Types of Cancer Caused by Asbestos
Asbestos has been linked to various types of cancer, but some are more clearly linked than others.
The most clearly linked forms of asbestos-related cancer are:
- Larynx (voice box) cancer
- Lung cancer
- Ovarian cancer
- Cancers found in other abdominal organs
Studies have shown that because it is the most widely used, chrysotile asbestos accounts for the majority of cases of mesothelioma and asbestos-related cancers.
In all cases of asbestos-related cancer, the greater the exposure to asbestos, the greater the individual’s risk of cancer.
Mesothelioma is different and is only known to be caused by asbestos exposure. Once asbestos has triggered mesothelioma, it may take years for symptoms to develop.
Mesothelium membranes aren’t only found protecting the lungs, but also other organs like the heart, stomach, and testicles. It’s rare, but these internal organs can be affected by asbestos exposure and become different types of mesothelioma.
There are four main types of mesothelioma:
- Pleural Mesothelioma: Pleural refers to the lungs and respiratory system. The lungs are relatively large organs with a significant mesothelium membrane area. They’re also the first stop for asbestos fibers entering the body. Approximately 80% of asbestos cancer cases are pleural mesothelioma.
- Peritoneal Mesothelioma: This type of cancer attacks the abdominal area and neighboring organs. The stomach, liver, kidneys, and spleen are targets for peritoneal mesothelioma. It accounts for roughly 20% of asbestos-caused cancers.
- Pericardial Mesothelioma: The heart lining is called the pericardium, and it’s also a mesothelium-type membrane. Often misdiagnosed as another cardiac ailment, pericardial cancer is quite rare. It makes up about 1% of all cases of mesothelioma.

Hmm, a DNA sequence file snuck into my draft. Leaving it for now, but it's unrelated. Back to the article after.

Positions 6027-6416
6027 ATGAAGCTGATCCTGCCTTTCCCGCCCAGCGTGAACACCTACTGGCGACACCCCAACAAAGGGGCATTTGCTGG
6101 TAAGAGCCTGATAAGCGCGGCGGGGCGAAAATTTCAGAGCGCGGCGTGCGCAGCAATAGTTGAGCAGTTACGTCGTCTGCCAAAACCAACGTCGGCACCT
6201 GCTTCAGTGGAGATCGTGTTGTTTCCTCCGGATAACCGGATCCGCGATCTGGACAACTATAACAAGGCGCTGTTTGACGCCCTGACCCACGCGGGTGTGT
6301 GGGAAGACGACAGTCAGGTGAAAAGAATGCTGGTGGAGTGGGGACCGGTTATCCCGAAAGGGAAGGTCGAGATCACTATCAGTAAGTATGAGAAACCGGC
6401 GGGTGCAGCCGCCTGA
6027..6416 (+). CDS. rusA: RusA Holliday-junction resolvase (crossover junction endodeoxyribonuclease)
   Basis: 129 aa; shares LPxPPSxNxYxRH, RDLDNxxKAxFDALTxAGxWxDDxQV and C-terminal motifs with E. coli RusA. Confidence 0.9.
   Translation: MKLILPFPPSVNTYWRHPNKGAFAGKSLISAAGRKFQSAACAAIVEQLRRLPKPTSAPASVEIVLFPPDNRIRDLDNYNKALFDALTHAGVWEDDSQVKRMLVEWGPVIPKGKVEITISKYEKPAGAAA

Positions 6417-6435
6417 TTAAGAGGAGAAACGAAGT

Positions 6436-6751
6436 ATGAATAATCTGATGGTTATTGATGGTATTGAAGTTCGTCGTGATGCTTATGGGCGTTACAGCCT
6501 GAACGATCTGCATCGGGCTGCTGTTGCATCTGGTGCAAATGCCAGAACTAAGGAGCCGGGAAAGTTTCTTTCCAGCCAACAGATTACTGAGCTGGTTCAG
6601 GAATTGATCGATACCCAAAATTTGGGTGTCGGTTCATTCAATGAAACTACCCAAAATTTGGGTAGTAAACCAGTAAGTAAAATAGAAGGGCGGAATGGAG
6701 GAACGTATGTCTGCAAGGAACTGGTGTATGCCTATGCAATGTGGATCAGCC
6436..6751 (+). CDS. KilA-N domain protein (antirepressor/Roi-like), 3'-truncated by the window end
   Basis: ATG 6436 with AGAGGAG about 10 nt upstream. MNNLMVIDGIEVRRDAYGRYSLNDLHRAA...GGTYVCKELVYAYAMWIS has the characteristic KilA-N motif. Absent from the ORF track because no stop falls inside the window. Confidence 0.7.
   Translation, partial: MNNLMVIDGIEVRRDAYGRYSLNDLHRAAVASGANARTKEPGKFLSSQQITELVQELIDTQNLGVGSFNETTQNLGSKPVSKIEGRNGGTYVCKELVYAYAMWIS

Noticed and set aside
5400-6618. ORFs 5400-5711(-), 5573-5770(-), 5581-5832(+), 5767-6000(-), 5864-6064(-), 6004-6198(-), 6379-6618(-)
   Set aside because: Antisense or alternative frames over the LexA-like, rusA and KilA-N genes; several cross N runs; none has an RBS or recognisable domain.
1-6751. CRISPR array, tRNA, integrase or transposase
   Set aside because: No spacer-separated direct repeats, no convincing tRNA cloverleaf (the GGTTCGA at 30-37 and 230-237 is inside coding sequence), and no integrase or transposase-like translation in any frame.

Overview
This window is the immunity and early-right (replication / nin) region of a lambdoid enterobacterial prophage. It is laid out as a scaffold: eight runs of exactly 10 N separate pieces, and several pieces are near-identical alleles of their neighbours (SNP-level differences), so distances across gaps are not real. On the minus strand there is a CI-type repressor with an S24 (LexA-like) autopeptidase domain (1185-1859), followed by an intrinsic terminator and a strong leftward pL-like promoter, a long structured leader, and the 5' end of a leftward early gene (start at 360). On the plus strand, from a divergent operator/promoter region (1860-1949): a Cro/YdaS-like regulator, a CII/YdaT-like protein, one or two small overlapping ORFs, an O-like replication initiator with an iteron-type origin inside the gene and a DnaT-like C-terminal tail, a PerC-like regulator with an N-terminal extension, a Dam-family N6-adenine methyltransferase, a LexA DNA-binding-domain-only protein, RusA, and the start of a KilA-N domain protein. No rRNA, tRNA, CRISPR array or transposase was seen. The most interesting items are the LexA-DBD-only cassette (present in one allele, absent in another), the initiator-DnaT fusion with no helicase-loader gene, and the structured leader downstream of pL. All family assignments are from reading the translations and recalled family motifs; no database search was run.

- Testicular Mesothelioma: This is a very rare type of mesothelioma that develops in the lining of the testicles (tunica vaginalis). There are less than 1,000 confirmed testicular mesothelioma cases recorded in medical literature. Scientists know little about how asbestos fibers reach the testicle lining.
Regardless of type, mesothelioma often has a poor outlook for recovery and life expectancy. However, the companies that exposed millions of Americans to asbestos and caused them to develop this terrible disease were forced to set aside asbestos trust funds to compensate their victims.
Victims of mesothelioma are encouraged to seek asbestos trust fund compensation to hold these companies accountable.
Lung cancer due to asbestos exposure is caused by inhalation or ingestion of the fibrous asbestos particles.
Inhalation can occur from asbestos mining, the manufacturing of asbestos-containing products, or disturbing/breaking down asbestos-containing products.
From there, the asbestos fibers can stick to the lining of the throat and then pass to the lungs. Once in the lungs, these fibers cause irritation that can develop into asbestos lung cancer over time.
Did You Know?
20% of tumors located in the lungs are linked to asbestos exposure.
Asbestos exposure can lead to lung cancer in a two-part process.
In the first part of the process, asbestos fibers embed themselves in the soft inner tissues of the lungs. The asbestos fibers then travel over the soft tissue and make their way into the lung lining.
Once these fibers have been inhaled and taken into the lungs, there is no way for them to be forced out — so they start to create small incisions.